Industry Research

Study Supports Benefits of Evidence-Based Medicine

Researchers produced what they believe is the first scientific proof that consistently applied treatment guidelines are effective in treating injured workers.
By: | December 14, 2015 • 9 min read
Doctor, Healthcare And Medicine, Note Pad

Workers’ comp claims that follow evidence-based medicine guidelines have shorter durations and lower medical costs, according to a new study. The research suggests significantly improved outcomes and cost savings can result when medical providers follow recommendations based on peer-reviewed evidence in workers’ compensation treatment guidelines.


While nearly all jurisdictions either have or are considering the adoption of evidence-based medicine guidelines in their workers’ comp systems, there is almost no published scientific evidence confirming their efficacy or mechanism for improvements. But a team from a workers’ comp insurance carrier and Johns Hopkins University School of Medicine have produced what they believe is the first scientific proof that consistently applied treatment guidelines are effective in treating injured workers.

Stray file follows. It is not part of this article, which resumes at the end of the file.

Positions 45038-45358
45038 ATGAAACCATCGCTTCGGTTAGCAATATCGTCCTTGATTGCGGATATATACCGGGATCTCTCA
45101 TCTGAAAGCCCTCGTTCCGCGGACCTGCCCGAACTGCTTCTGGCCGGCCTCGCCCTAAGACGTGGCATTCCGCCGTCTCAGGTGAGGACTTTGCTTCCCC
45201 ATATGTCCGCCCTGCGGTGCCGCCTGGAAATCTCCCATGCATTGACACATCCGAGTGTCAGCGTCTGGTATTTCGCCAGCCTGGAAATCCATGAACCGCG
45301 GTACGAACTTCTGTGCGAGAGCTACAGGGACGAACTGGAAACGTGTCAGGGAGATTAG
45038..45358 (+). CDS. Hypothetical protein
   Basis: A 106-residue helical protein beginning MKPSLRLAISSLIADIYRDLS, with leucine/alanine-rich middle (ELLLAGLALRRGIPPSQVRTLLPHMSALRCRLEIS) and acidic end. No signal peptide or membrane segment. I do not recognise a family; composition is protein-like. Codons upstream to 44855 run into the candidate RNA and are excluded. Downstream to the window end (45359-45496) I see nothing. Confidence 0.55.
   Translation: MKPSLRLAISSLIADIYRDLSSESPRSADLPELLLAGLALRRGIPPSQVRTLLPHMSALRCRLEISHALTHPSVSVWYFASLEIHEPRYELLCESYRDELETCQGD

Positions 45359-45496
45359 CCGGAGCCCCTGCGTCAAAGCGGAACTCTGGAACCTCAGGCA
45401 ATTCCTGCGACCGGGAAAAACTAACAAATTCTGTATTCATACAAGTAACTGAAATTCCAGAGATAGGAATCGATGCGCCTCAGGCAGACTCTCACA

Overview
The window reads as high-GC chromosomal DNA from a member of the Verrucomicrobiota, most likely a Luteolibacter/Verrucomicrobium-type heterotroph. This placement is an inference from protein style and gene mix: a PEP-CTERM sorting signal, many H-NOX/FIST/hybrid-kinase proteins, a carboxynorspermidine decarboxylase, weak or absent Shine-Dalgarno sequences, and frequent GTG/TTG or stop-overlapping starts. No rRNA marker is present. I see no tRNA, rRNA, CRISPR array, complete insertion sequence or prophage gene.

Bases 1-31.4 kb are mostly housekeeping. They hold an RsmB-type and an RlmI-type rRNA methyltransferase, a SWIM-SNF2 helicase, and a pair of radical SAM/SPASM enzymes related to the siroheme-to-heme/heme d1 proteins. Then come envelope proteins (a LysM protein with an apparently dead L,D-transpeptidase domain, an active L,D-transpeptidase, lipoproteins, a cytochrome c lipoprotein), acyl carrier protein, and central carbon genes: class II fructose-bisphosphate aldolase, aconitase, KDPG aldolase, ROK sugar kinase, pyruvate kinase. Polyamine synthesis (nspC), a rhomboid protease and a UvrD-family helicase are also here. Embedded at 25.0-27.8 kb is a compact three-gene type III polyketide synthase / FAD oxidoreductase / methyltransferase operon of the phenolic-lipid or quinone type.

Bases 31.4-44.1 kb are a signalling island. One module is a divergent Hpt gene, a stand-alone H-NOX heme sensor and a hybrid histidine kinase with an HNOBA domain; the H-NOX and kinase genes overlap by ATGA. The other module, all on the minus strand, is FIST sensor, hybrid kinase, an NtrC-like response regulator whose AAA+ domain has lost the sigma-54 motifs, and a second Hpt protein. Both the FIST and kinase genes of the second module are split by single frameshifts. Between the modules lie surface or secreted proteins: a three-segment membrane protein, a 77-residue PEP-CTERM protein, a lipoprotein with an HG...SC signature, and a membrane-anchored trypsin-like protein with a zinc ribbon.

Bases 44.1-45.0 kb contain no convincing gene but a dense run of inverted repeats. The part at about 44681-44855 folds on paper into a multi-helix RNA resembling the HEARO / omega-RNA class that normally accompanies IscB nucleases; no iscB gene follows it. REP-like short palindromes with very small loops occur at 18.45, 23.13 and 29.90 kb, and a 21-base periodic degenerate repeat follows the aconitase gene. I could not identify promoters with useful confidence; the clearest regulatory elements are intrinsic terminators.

“We set out to prove or disprove empirically that adherence to EBM guidelines was impactful,” said Jack Tower, senior data scientist at the Accident Fund Holdings Medical Center of Excellence. “We were able to do that.”

The researchers developed a methodology to measure adherence to the Official Disability Guidelines from the Work Loss Data Institute and used an adherence score to compare the outcomes for different case mix adjusted claims populations. They found that claims in which there was at least a 50 percent adherence to the guidelines had 13.2 percent shorter durations and 37.9 percent lower medical costs.

“That kind of gives a strong impetus to implement new medical management strategies based on the results,” Tower said. “Carriers and the work comp industry could benefit from developing programs that embrace the concepts behind EBM.”

Evidence-Based Medicine

The idea of evidence-based medicine is to improve the medical decision-making process by emphasizing the use of scientific research and medical consensus. While it has been around for the last several decades, evidence-based medicine has only recently become widespread in the workers’ comp system.

“The application of evidence-based medicine in workers’ comp is much different from the application of evidence-based medicine in the group health world,” said Jeffrey Austin White, director of Innovation for Accident Fund. “In group health the evidence-based medicine guidelines have been scrutinized by the medical professionals as they are limited in scope and typically used to control cost in a hospital setting by limiting reimbursement rates.”